2012 NBA All-Star Snubs: Ryan Anderson Left off of Eastern Conference Reserves

Hunter KonsensCorrespondent IIFebruary 9, 2012

Ryan Anderson and Joel Anthony
Ryan Anderson and Joel AnthonySam Greenwood/Getty Images

The NBA All-Star reserves were released late Thursday night on TNT, and the league's best talent will be meeting in Orlando on February 26 for the classic East vs. West battle.

Despite many well-deserving players selected to the squads, there are, like always, a few notable exclusions from the roster.

From Rudy Gay of the Memphis Grizzlies to Rajon Rondo of the Boston Celtics, it is a sad fact that some of the NBA's premier talent were snubbed.

One player who is not receiving as much snub attention as he deserves is breakout Orlando Magic star Ryan Anderson.

Despite playing on an Orlando Magic team that is in complete disarray due to the complexity of the Dwight Howard situation, Anderson has thrived in his new role as starting power forward.

The 23-year-old former University of California star is averaging career-highs across the stat board. Anderson is putting up over 16 points and seven boards per game—not bad for a player who didn't even know if he would receive the opportunity to start at the beginning of the season.

When looking over the reserve forwards for the Eastern Conference All-Star roster, there is only one player who is far and away more deserving of a spot than Anderson. This player is, of course, Chris Bosh, who is averaging a fantastic 19.2 points and nearly eight boards per game.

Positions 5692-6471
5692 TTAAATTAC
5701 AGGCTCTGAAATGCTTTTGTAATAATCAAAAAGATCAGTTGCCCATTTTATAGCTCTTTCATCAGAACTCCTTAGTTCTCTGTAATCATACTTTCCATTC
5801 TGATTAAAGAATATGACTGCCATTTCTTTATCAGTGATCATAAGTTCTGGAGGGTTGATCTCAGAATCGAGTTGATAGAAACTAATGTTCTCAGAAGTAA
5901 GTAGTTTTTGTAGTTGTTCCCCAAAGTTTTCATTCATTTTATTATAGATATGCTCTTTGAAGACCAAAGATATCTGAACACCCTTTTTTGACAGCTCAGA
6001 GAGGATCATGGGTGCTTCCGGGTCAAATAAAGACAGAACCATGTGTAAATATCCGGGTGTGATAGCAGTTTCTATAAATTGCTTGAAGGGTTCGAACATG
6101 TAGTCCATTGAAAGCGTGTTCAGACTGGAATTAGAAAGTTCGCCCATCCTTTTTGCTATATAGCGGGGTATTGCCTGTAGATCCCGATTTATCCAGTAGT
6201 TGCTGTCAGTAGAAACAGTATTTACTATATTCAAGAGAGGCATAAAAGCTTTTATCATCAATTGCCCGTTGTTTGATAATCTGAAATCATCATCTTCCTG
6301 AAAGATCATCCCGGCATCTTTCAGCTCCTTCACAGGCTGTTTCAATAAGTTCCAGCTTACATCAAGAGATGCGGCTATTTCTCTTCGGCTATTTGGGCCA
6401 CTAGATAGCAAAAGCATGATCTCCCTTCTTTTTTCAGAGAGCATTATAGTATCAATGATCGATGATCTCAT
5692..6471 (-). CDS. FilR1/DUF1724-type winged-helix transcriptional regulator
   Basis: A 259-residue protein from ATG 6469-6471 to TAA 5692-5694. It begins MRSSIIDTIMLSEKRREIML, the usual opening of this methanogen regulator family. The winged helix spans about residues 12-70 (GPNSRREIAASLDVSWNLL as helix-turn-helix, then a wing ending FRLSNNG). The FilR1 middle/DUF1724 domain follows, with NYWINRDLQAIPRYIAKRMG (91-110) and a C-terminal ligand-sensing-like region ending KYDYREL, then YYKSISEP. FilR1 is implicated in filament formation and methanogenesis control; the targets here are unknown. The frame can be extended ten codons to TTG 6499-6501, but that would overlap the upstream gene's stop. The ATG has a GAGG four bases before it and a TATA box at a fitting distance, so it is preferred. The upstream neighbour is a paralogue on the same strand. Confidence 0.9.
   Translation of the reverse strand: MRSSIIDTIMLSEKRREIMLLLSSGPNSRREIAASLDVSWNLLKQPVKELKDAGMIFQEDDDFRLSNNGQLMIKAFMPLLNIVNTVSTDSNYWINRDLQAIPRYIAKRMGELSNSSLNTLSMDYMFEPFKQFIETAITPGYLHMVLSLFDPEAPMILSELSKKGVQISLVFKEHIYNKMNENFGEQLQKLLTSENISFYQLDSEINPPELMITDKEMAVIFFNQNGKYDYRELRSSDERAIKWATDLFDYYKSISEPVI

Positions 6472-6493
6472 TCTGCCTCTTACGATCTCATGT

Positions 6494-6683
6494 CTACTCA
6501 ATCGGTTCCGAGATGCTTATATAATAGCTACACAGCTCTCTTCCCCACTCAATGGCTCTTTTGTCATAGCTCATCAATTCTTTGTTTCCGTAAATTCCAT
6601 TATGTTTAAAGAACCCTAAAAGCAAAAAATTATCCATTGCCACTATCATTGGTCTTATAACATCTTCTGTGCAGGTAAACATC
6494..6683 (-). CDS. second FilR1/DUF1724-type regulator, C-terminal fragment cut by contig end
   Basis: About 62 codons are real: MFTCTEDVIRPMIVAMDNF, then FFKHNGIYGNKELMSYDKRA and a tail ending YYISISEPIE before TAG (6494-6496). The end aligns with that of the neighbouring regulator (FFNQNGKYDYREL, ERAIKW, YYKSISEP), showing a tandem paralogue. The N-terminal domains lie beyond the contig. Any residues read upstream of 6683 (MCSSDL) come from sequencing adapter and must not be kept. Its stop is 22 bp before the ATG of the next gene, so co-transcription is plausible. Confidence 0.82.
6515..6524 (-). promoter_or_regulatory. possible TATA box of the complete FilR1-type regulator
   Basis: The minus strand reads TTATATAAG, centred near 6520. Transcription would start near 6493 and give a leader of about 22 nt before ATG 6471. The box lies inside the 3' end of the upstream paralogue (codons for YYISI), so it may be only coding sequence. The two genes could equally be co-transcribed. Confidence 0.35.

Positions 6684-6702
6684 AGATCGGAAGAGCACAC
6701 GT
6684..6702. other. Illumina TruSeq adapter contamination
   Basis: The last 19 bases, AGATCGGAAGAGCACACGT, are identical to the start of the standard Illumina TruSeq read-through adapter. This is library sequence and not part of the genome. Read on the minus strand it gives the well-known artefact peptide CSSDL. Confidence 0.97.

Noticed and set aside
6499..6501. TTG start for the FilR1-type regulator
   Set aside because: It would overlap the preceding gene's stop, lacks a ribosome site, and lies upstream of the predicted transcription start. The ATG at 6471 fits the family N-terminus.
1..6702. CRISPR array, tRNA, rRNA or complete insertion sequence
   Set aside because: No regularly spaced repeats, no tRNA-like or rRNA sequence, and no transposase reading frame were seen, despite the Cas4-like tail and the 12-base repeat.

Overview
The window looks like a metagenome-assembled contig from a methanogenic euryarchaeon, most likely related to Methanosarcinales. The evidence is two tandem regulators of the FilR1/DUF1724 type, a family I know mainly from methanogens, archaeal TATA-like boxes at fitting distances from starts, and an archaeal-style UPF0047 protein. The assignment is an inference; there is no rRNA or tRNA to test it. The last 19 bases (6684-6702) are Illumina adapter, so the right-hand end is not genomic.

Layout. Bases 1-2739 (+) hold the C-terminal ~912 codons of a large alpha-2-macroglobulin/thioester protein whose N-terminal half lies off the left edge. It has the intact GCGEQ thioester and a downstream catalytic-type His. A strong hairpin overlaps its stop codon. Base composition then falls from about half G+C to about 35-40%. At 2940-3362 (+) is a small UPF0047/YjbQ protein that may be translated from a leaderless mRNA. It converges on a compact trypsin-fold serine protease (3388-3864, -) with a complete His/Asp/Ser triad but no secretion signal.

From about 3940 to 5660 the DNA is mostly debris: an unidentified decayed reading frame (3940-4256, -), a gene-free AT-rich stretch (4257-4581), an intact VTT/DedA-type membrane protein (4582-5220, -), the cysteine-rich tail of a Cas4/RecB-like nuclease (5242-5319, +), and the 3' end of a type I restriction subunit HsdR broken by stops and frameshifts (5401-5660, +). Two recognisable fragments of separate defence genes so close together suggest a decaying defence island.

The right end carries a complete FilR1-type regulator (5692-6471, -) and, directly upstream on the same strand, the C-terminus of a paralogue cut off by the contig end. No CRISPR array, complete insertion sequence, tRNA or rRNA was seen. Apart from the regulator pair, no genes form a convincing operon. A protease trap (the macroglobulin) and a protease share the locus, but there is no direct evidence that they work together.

However, one could definitely make the case that the other forwards, including Chicago's Luol Deng, Boston's Paul Pierce and the 76ers' Andre Iguodala, are less deserving than Anderson.

Luol Deng, who is having his best season to date, is putting up stats similar to Anderson, as the former University of Duke star is averaging 16 points and seven rebounds per night.

Sure, Deng is playing efficient basketball for the Bulls, but the inclusion of the eight-year veteran brings the Eastern Conference's number of small forwards to four. The East team only has one power forward—Anderson's position—compared to the Western Conference's four.

The only reason Paul Pierce was added to the roster was because the former Kansas Jayhawk has been a star in this league for years now. In other words, his history in the NBA was why he was added to the roster.

Not only is he having an off-year by his standards, but the Boston Celtics have been a mediocre team at best. There is no doubt that Anderson easily could have been substituted in on the squad for Pierce, as the "The Truth" is averaging only 18 points per game.

The last forward, Andre Iguodala, is absolutely deserving of an All-Star spot, but at the expense of NBA Most Improved Award candidate Ryan Anderson?

Sure, Iggy is leading a talented Philadelphia 76ers squad to the upper echelon of the Eastern Conference, but his stats are considerably inferior to those of Ryan Anderson.

Iguodala is averaging only 13 points per game, while shooting a decent 45 percent from the field. Though Iguodala is an excellent leader, is he really All-Star caliber?

In the end, this is a huge blow for a young player looking for respect across the NBA.

“It’s a league full of respect," said Anderson, "and I’m in the process of doing all I can in earning that respect.”